Jennifer Tsai 486120319
I want to discuss some elements of signs, metaphors, and metonyms in structuralism through a print advertisement of Nike.
The concept of signs was proposed by Ferdinand de Saussure, the father of modern linguistics, saying that signs were made up of two parts: one is the signifier (the form which the sign uses), and the other is the signified (the concept it represents). The signifier is something that we can see, hear, touch, smell or taste. The signified is the concept or idea that the sign wants to convey. For example, when we see the written form ¡§ rose¡¨, the form is the signifier and the concept we come up about the ¡§ rose¡¨ is the signified. The relationship between the signifier and the signified is like two sides of a piece of paper. However, Saussure stated that there is no natural link between the two elements, and the relationship is conventional.
The metaphor expresses the unfamiliar idea or concept by using the familiar vehicle. It is the use of words to express something different from its literal meaning by not using ¡§ as¡¨ or ¡§ like¡¨. For example, she is my angel. The metaphor is used to present something more abstract; therefore, it requires more interpretative efforts. On the other hand, the metonymy is used to indicate a part standing for the whole thing (Chandler 1994). The metonymy is applied to a visible object which represents some invisible idea. For example, the Hollywood in California represents movies(Chandler 1994).
The example that I use is a print advertisement of Nike. The advertisement shows a woman wearing a Nike product sweating. The face of the woman is only half seen and she sweats a lot. There is a slogan saying,¡¨ This is my No.5 perfume¡¨ in Chinese under the face of the woman in the ad. They relationship between the signifier, signified, metaphor, and metonymy is pretty complicated. First, No.5 perfume is the metonym of Chanal¡¦s famous No.5 perfume. According to the long-held convention, Chanal¡¦s No.5 perfume stands for beauty and elegance. That is, No.5 perfume is the sign meaning elegance and glamour. The No.5 perfume in the ad refers to the sweat shown from the woman¡¦s body. So, the written form¡¨ No.5 perfume¡¨ is the metaphor of the sweat. The sweat (signifier)+ the elegance that No.5 stands for (signified)=the sweat is beauty and charming (sign). Moreover, the sign that the sweat is beauty and charming is used as a metaphor to express the message of advertisement of encouraging woman to do exercise. The sweat from exercising can serve the same function as the Chanal No.5 perfume does. That is, the sweat, like the perfume, can make women charming, fresh, and energetic.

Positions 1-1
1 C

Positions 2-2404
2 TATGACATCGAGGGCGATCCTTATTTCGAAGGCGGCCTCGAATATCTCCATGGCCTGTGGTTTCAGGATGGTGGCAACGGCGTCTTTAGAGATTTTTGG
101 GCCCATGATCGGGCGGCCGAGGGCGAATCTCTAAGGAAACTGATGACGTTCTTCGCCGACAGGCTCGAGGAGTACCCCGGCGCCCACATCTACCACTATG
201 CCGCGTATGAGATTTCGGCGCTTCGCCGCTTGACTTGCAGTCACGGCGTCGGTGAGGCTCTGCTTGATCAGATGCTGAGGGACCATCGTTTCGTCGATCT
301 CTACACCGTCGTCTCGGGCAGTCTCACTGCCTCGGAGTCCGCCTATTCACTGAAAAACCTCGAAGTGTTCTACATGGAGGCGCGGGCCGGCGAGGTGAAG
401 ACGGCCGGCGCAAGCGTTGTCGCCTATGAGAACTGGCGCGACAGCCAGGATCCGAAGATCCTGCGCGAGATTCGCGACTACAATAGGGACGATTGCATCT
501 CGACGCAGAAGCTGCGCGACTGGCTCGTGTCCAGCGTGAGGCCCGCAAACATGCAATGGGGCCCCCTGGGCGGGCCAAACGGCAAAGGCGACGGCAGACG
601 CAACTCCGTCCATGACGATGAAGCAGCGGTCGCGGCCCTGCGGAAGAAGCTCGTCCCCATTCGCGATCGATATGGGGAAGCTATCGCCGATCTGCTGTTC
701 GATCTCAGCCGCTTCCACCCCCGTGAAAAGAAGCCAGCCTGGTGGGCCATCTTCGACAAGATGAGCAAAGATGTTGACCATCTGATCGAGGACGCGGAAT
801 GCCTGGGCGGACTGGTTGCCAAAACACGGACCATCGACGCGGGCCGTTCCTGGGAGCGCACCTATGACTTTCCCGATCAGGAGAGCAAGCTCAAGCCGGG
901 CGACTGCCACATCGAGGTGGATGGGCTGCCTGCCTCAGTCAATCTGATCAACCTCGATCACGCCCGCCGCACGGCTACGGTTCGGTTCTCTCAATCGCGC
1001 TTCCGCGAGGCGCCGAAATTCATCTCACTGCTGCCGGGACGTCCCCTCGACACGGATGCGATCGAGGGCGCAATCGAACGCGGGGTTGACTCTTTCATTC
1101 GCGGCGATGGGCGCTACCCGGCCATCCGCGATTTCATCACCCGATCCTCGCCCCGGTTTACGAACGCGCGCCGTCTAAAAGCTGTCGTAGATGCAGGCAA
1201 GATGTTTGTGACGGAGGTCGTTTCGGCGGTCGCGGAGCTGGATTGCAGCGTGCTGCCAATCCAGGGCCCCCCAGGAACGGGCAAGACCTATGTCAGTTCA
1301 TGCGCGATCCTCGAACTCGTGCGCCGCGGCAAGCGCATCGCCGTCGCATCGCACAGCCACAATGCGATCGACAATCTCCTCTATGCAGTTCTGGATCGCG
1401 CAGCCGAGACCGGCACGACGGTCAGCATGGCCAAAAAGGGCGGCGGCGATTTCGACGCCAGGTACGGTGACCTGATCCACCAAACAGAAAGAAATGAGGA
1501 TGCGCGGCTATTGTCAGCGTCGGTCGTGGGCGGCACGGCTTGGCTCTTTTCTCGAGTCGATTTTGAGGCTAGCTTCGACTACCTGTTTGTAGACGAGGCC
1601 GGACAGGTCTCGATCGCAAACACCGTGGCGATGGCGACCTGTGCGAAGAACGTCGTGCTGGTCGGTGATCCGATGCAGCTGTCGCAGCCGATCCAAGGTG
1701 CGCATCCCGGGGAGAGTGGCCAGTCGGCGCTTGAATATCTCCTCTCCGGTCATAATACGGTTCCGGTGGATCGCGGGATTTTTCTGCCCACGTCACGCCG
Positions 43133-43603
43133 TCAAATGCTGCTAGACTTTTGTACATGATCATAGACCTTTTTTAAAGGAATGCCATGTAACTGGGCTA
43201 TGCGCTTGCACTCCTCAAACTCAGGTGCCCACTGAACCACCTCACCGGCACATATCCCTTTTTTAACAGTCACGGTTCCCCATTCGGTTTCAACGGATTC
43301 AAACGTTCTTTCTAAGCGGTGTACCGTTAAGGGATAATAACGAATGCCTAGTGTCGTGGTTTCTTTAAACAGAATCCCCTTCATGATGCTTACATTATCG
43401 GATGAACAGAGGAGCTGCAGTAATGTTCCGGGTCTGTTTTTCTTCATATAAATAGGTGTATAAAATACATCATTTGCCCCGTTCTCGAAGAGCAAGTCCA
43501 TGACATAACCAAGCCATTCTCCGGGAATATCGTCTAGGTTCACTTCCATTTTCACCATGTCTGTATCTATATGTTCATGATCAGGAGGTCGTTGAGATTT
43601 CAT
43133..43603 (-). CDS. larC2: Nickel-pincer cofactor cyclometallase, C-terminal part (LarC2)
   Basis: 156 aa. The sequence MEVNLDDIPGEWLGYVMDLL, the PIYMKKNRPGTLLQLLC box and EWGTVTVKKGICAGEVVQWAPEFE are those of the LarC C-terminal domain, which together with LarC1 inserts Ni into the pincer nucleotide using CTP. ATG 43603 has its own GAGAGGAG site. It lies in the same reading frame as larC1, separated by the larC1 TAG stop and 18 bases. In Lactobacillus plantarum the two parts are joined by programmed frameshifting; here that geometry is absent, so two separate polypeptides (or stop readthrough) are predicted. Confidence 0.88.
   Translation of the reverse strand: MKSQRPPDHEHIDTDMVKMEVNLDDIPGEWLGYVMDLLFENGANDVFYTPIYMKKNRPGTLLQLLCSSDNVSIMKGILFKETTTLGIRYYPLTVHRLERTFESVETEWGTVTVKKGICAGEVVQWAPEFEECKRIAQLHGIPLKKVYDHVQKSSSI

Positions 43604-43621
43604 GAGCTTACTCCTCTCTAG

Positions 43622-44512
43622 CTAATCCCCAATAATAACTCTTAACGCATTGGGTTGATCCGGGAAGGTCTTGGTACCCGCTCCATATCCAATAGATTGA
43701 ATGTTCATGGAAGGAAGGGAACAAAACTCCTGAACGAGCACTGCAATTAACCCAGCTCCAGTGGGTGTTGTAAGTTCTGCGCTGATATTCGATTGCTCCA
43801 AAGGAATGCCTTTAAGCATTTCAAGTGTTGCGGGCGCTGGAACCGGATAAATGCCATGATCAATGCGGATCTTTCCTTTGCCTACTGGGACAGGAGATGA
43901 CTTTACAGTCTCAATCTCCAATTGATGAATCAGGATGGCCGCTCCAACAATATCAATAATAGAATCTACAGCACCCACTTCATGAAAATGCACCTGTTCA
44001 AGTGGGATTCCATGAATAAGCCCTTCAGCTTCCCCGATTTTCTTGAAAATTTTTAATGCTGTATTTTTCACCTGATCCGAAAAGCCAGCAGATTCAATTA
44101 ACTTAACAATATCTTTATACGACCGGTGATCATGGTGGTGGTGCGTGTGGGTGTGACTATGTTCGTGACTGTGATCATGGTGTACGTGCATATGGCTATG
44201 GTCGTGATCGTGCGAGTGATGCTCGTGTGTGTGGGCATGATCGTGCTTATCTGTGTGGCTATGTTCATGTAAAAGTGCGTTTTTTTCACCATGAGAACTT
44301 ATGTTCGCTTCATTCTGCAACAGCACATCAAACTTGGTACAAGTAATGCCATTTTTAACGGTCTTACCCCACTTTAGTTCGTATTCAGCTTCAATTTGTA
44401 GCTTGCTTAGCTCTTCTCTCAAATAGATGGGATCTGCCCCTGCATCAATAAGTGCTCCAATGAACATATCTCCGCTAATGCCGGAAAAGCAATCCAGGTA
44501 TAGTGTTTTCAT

The main message of the advertisement is to encourage woman to exercise more. It uses multiple combinations to express its idea. Instead of telling you that how many advantages you will get from exercise, it expresses from a woman¡¦s perspective. Using the long-held convention that Chanal No.5 perfume builds, and it relates the elegance of the perfume to the sweat of a woman after exercising. Not only the ad uses the techniques of signs and metaphors, but also gives out a very symbolic message of women¡¦s self-awakening. It means that women should get involved in the long male-dominated activity and really take advantage from it. It is a symbol showing that women can also do it and they can do it beautifully.
However, it raises a question of how to identify the differences between the signifier and the metaphor, the signifier and the symbol, or the metaphor and metonymy. There is no definite line between these elements, and the ling is getting unclear. If metonymy can be used to something visible which represents something related invisible, can the metonymy equal to the symbol? According to an example brought up by (Fiske& Hartley, in Chandler 1994), the hand of a mother holing breakfast cereal is the metaphor for the love and security she provides. Then why Chandler defines a mother is the metonymy for motherhood?
Chandler, Daniel. ¡§Semiotics for Beginners.¡¨ 1994. On-line.
Nike. Advertisement. Advertising Magazine November, 1999:72